Dust rises up along the quays of the military harbour of Toulon in the south of France as carriages filled with food and jars of wine pass by. The artillery is spread out on the ground and among the iron cannon balls dozens of people are inspecting the heavy canons which are piled up and ready to be loaded onto the fleet of King Louis XV. I am visiting the Musée national de la Marine, or the Naval Museum of Toulon where a mural of Joseph Vernet represents a scene of the Toulon harbour in 1755.
Surrounded by the Mont Faron in the north and the Peninsula of Saint Mandrier in the south, the bay of Toulon has been used strategically ever since it was discovered by the Romans about 2000 years ago. The greatest European bay, and the third in the world, the harbour was developed thoroughly by Henry IV in the 16th century and turned into a prominent naval base by king Louis XIV during the 17th century. Around the harbour and on top of the hills the forts built by the military engineer Vauban are still guarding the first French military harbour. Exploring the museum we get an idea of what the French fleet looked like and how it has evolved. On the ground floor many paintings show some spectacular scenes along with detailed models and drawings of various ships.
Being France’s main naval base, the harbour of Toulon suffered a lot during the Second World War: France destroyed its very advanced fleet in order to prevent the Nazis from leveraging it. Today the Mont Faron offers a comprehensive view on the fleet, the fifth in the world. A boat tour on its bay offers a close up on the vessels. From behind my sunglasses, I observe from up close the jewel of the French Navy, the nuclear-powered aircraft carrier the Charles de Gaulle. With its 262 metres of length, it looks massive: the buildings in the background look ridiculously small compared to this floating city of 2000 men and 40 aircrafts. The stealth frigates are lined up and show their weird shapes with wide angles. Sailors stand on deck in their neat uniforms. The black tower of a nuclear-powered submarine gives away its position as it is making its way back to the harbour.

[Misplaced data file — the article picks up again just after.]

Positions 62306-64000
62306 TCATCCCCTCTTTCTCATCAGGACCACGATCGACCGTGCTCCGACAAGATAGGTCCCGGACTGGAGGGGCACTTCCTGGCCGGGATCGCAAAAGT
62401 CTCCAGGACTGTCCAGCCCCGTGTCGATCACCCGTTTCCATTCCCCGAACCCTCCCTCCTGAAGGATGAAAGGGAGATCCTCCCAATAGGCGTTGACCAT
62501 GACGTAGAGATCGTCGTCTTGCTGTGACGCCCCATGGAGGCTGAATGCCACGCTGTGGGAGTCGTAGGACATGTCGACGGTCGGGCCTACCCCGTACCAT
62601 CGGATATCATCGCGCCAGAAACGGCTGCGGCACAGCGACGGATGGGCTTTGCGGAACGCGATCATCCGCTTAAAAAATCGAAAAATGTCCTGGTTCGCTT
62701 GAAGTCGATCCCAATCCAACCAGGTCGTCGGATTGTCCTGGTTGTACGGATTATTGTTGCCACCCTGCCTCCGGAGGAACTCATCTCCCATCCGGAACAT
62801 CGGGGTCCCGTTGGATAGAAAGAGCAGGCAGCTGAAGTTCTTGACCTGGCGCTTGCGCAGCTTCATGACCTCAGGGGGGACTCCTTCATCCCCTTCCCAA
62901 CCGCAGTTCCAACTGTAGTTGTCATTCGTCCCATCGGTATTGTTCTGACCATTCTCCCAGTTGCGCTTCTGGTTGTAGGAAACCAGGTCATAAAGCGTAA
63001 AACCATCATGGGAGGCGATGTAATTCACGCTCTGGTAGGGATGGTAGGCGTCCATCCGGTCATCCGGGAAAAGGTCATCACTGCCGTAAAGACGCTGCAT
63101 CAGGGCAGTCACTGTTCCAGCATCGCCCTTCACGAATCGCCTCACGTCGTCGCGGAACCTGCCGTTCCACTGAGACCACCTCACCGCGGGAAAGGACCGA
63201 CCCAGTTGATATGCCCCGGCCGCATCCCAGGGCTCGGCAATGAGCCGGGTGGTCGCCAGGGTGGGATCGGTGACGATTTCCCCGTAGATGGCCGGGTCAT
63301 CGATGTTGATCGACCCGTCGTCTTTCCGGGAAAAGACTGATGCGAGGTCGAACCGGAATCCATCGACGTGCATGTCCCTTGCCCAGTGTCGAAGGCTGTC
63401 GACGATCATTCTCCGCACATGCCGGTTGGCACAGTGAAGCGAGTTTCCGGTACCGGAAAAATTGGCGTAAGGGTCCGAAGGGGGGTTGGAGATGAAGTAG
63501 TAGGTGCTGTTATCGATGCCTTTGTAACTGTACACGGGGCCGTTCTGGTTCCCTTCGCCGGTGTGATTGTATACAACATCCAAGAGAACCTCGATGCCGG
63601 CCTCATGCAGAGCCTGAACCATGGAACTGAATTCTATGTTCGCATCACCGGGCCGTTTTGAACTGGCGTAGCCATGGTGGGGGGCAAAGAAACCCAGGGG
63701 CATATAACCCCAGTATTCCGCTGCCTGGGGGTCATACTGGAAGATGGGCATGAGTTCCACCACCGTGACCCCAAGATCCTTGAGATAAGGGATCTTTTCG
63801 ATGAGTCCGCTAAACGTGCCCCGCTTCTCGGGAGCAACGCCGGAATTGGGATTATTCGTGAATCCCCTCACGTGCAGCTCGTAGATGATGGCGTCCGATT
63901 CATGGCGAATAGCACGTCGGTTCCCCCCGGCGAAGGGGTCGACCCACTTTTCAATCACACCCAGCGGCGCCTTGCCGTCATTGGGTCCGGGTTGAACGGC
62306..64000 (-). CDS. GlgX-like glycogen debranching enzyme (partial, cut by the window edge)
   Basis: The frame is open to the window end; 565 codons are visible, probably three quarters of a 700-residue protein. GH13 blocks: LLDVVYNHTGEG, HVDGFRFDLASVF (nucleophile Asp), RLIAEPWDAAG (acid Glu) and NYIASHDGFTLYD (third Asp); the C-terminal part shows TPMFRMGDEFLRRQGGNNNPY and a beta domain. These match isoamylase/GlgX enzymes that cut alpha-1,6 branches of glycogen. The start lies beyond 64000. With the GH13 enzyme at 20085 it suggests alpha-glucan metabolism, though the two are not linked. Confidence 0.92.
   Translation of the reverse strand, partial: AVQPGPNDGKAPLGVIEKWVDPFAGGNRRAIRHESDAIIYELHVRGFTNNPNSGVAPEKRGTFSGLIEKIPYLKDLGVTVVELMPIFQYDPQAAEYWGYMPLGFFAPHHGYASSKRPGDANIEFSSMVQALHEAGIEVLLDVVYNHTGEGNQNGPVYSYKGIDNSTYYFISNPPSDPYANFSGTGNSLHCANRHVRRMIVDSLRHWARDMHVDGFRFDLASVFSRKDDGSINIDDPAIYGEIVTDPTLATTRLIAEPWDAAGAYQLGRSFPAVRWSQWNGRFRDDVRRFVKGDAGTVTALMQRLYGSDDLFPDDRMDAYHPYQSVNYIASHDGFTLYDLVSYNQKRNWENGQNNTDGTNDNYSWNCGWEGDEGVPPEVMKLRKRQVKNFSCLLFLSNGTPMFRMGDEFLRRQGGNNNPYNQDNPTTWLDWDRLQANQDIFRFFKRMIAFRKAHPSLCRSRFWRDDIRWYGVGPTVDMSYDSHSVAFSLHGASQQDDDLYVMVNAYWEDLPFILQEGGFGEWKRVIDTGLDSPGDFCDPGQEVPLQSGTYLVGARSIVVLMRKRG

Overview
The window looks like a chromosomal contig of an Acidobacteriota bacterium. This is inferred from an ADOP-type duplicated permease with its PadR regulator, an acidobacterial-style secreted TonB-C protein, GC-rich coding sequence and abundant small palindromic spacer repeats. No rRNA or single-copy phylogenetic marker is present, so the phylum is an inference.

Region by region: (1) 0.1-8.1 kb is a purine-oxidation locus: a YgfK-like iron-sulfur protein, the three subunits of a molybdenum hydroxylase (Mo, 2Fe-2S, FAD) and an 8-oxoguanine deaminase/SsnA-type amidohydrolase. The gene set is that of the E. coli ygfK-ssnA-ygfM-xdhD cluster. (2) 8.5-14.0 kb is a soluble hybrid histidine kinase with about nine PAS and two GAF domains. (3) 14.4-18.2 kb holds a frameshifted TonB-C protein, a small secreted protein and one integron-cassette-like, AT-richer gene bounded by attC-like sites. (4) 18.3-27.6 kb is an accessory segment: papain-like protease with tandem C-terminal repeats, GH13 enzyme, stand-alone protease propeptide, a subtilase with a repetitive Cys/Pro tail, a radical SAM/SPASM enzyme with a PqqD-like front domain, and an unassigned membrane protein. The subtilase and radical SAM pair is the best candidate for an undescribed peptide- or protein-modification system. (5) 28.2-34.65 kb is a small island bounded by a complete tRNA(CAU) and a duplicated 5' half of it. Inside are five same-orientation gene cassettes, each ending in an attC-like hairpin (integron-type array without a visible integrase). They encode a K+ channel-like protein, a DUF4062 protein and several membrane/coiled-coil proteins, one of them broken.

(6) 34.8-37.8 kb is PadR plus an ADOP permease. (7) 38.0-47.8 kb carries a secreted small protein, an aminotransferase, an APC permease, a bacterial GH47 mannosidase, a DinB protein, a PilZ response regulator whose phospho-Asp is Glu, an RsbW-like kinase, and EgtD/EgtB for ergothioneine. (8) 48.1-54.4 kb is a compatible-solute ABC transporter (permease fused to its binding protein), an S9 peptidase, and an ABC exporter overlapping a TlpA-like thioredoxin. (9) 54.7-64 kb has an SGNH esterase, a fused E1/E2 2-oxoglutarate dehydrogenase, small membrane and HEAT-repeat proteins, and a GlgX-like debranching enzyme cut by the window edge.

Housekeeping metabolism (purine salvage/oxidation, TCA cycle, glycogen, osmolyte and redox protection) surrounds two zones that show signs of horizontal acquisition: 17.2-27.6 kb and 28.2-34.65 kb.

Boating around the bay, yachtsmen replace the military troops. Scuba divers come back to shore on noisy boats. Kids learn windsurfing and sailing. Getting closer to Le Mourillon, racket and ball games are popular on the beach, as well as tanning. Back in town, the clinking of cables along sailboat masts changes from the sound of cicadas along the slopes of the Mont Faron.
If walking the city of Toulon with its narrow southern streets and charming squares, if mountain biking the Mont Faron with its amazing views and nature are a must, no visit can be complete without seeing Toulon from the seaside and exploring its bay. Not only a beautiful site, it is also home to one of the most powerful navies in the world and a shelter to some of the most advanced technologies.
Claire Lessiau (text & photographs)
- Refer to the website of the tourist information office to plan your visit of the bay.
- Check out this interactive map for the specific details to help you plan your trip and more articles and photos (zoom out) about the area!